AE: Speaking of influence, Stephanie Miller credits you as her "coming out coach." When did you learn that she was going to come out on air?
CW:
I met Stephanie at Melissa Etheridge‘s birthday party. She walked up to me and said, "Chely Wright?" I knew who she was, I had seen her as a talking head on CNN and MSNBC for a long time, and I said, "You know who I am?" She said, "Of course I do. I love your book, I love that you just came out. I’m a huge gay rights activist and proponent of equality and I’m really proud of what you did." Later, she said, "Call me when you get home next week, come into the studio and we’ll go on the air."

The next week, I went in and we did the show and had a great time. We had a visit afterwards and a good talk. I became aware of her situation at that time. In my coming out I’ve been asked a lot, "Do you encourage people to come out?" I don’t. I would never be so reckless to across the board tell people to come out. Not everyone feels safe to do it and it’s personal.

So I would just listen [to Stephanie]. This began a friendship between us. I like funny, smart people and they don’t get funnier and smarter than that woman. She was very interested in my story and would ask, "How do you feel now? You’re glowing." We had a mutual respect. We got together when I was in LA and went to dinner. I’m steadfast in my beliefs that there’s a difference between saying you’re for something and saying you are something. She’s said that I was annoying in my peaceful protest. She would say, "The gay community, I think they all know."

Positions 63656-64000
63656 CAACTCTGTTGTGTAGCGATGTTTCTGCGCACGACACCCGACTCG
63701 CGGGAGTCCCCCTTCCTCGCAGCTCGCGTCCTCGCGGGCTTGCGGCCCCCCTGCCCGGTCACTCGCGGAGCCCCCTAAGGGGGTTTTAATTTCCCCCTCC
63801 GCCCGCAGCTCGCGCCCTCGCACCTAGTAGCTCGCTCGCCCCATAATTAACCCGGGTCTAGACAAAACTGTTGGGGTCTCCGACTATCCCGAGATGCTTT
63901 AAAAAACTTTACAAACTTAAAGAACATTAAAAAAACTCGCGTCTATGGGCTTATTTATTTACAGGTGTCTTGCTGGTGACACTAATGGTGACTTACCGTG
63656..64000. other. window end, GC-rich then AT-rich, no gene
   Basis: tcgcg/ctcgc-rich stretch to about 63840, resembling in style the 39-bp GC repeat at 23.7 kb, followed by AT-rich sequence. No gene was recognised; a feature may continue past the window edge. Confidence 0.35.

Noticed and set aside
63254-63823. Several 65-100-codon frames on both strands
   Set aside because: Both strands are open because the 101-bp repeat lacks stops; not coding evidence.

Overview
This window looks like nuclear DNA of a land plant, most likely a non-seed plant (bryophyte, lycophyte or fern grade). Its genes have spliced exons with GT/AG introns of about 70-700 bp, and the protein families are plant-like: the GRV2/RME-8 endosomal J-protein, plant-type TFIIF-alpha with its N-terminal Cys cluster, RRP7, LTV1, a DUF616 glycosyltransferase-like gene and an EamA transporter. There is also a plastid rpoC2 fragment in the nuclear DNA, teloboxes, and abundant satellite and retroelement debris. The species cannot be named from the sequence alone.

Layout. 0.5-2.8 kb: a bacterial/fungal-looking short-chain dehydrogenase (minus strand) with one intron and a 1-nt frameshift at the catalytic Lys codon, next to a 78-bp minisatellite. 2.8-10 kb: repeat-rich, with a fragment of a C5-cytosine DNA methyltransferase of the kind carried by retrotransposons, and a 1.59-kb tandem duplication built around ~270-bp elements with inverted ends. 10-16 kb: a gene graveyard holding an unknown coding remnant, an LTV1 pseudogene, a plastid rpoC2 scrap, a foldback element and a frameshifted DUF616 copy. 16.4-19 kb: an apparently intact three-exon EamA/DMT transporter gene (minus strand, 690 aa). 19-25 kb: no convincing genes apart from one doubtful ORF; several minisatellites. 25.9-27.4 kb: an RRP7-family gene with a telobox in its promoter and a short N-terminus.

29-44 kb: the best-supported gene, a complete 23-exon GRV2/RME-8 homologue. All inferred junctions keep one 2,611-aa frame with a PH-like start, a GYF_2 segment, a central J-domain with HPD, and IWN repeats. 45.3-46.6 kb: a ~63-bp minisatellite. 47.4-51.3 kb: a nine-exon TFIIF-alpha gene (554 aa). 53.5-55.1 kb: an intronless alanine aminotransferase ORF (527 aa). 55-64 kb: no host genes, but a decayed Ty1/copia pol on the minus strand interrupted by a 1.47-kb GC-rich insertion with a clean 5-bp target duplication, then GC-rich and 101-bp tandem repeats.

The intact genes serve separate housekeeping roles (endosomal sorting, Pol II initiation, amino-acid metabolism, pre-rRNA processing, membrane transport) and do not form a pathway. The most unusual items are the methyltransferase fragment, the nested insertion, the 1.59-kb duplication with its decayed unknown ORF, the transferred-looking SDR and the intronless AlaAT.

AE: I didn’t know.
CW:
That will make her feel good for having done it. She would say that she did so much for the gay community and I would say, "Look, I’m not saying that you’re not hugely helpful to the movement, you’re incredible." If gay people around the world did half the things she did for the gay community, we would all be in better shape. But there’s a difference between cheering from the sideline and suiting up and saying, "I am this." But again, I told her, "I don’t judge you and you do have to think about whether you’ll lose your voice. Are you willing to lose your voice?"